Mark 24 nuclear bomb
The Mark 24 nuclear bomb was an American thermonuclear bomb design, based on the third American thermonuclear bomb test, Castle Yankee. The Mark 24 bomb was tied as the largest weight and size nuclear bomb ever deployed by the United States, with the same size and weight as the Mark 17 nuclear bomb which used a very similar design concept but unenriched Lithium.
The Castle Yankee thermonuclear test was the first bomb to use enriched Lithium-6 isotope, up to perhaps 40% enrichment. The device tested was called the Runt II design; it was reportedly very similar to the Runt design tested in Castle Romeo, other than the enrichment level.
Castle Yankee had a demonstrated yield of 13.5 megatons. The yield for the weaponized Mark 24 was predicted to be 10–15 megatons.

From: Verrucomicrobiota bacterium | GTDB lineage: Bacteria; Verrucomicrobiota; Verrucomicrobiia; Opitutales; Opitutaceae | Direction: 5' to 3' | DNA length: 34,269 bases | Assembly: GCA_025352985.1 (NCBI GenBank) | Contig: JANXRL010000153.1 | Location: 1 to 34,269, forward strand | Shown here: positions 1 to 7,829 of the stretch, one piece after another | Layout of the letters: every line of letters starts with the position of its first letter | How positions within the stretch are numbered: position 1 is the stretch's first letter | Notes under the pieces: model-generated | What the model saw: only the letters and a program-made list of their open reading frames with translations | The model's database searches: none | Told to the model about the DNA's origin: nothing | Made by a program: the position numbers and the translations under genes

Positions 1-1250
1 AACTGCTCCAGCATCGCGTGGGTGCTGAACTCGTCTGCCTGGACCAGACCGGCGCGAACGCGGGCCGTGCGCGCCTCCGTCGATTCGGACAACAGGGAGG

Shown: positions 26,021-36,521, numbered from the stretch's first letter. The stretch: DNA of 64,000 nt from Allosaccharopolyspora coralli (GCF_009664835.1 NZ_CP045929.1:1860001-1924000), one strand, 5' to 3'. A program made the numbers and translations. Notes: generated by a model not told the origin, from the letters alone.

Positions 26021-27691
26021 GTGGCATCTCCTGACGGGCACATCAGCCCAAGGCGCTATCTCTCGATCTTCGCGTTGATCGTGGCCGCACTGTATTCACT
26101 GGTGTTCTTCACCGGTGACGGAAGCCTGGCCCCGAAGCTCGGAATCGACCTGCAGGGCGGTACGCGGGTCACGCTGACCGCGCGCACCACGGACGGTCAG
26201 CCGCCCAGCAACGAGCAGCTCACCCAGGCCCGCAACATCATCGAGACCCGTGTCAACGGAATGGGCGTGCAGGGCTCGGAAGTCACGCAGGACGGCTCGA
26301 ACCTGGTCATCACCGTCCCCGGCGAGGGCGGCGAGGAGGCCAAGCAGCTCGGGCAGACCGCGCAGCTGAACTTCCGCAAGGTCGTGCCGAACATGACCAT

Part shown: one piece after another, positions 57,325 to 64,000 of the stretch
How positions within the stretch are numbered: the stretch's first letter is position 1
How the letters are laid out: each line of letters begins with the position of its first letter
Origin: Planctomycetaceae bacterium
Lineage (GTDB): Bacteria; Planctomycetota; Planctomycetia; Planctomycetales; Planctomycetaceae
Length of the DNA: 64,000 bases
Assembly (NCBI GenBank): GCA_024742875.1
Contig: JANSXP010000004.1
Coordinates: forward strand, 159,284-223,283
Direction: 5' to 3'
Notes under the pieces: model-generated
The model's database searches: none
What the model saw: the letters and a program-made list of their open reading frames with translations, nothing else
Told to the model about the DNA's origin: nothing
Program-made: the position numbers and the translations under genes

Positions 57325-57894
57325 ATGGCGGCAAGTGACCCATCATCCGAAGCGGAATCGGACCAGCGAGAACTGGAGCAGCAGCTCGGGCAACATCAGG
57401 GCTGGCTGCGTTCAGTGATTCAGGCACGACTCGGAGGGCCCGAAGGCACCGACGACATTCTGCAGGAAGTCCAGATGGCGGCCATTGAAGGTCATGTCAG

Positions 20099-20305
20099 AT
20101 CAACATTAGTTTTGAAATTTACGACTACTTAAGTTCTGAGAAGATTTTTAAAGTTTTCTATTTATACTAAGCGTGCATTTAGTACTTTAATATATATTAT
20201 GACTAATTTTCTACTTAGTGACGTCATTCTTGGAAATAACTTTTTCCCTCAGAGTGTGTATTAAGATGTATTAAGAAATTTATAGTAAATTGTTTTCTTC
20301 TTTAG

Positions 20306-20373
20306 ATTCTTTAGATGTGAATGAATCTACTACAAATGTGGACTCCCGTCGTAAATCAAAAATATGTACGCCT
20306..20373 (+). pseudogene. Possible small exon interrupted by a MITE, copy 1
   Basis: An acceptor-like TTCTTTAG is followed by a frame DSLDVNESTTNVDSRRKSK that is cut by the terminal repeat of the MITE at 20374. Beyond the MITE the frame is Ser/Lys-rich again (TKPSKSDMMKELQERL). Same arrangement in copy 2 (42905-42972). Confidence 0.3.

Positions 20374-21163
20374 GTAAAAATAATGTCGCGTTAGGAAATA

The EC24 bomb was a limited production run of the Castle Yankee test device, with 10 produced and stockpiled through 1954. The EC24 was 61 by 255 inches (1.55 by 6.48 m) and weighed 39,600 pounds (18,000 kg). The EC24 was a purely free-fall bomb design.
The production model Mark 24 nuclear bomb was 61.4 by 296 inches (1.56 by 7.52 m) long, with a weight between 41,000 and 42,000 pounds (18,600 and 19,100 kg). It was in service between 1954 and 1956, with a total of 105 units produced. The Mark 24 included a 64-foot-diameter (20 m) parachute to slow its descent.
A Mark 24 casing is on display in the Castle Air Museum in Atwater, CA.
- Allbombs.html list of all US nuclear warheads at nuclearweaponarchive.org
- Chuck Hansen, U. S. Nuclear Weapons: The Secret History (Arlington: AeroFax, 1988)